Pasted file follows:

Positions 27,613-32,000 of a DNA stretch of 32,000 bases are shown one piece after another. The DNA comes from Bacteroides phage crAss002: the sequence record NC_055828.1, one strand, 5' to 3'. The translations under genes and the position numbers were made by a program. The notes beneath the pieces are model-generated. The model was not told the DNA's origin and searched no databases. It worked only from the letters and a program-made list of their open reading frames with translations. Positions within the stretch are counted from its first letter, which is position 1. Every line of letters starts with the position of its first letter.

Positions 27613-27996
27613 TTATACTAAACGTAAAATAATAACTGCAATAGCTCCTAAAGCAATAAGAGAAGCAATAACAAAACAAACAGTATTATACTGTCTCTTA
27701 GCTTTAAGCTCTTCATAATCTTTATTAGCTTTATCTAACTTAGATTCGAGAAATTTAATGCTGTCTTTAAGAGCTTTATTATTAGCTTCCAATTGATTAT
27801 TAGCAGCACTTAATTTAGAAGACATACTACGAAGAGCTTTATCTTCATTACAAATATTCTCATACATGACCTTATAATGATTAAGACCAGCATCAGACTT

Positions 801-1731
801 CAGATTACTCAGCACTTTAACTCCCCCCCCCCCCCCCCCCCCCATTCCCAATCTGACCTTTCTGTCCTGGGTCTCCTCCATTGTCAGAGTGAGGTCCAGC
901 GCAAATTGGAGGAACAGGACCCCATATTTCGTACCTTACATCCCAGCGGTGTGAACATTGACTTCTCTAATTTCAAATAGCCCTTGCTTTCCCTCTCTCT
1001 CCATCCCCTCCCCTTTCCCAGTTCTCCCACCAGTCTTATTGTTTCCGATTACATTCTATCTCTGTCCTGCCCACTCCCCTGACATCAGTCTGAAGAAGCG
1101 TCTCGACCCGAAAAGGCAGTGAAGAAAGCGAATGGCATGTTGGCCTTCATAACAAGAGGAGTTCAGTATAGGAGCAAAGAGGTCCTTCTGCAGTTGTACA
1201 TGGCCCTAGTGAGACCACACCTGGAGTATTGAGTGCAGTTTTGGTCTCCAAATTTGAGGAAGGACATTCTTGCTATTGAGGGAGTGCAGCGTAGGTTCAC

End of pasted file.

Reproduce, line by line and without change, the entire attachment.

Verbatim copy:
Positions 27,613-32,000 of a DNA stretch of 32,000 bases are shown one piece after another. The DNA comes from Bacteroides phage crAss002: the sequence record NC_055828.1, one strand, 5' to 3'. The translations under genes and the position numbers were made by a program. The notes beneath the pieces are model-generated. The model was not told the DNA's origin and searched no databases. It worked only from the letters and a program-made list of their open reading frames with translations. Positions within the stretch are counted from its first letter, which is position 1. Every line of letters starts with the position of its first letter.

Positions 27613-27996
27613 TTATACTAAACGTAAAATAATAACTGCAATAGCTCCTAAAGCAATAAGAGAAGCAATAACAAAACAAACAGTATTATACTGTCTCTTA
27701 GCTTTAAGCTCTTCATAATCTTTATTAGCTTTATCTAACTTAGATTCGAGAAATTTAATGCTGTCTTTAAGAGCTTTATTATTAGCTTCCAATTGATTAT
27801 TAGCAGCACTTAATTTAGAAGACATACTACGAAGAGCTTTATCTTCATTACAAATATTCTCATACATGACCTTATAATGATTAAGACCAGCATCAGACTT

Positions 801-1731
801 CAGATTACTCAGCACTTTAACTCCCCCCCCCCCCCCCCCCCCCATTCCCAATCTGACCTTTCTGTCCTGGGTCTCCTCCATTGTCAGAGTGAGGTCCAGC
901 GCAAATTGGAGGAACAGGACCCCATATTTCGTACCTTACATCCCAGCGGTGTGAACATTGACTTCTCTAATTTCAAATAGCCCTTGCTTTCCCTCTCTCT
1001 CCATCCCCTCCCCTTTCCCAGTTCTCCCACCAGTCTTATTGTTTCCGATTACATTCTATCTCTGTCCTGCCCACTCCCCTGACATCAGTCTGAAGAAGCG
1101 TCTCGACCCGAAAAGGCAGTGAAGAAAGCGAATGGCATGTTGGCCTTCATAACAAGAGGAGTTCAGTATAGGAGCAAAGAGGTCCTTCTGCAGTTGTACA
1201 TGGCCCTAGTGAGACCACACCTGGAGTATTGAGTGCAGTTTTGGTCTCCAAATTTGAGGAAGGACATTCTTGCTATTGAGGGAGTGCAGCGTAGGTTCAC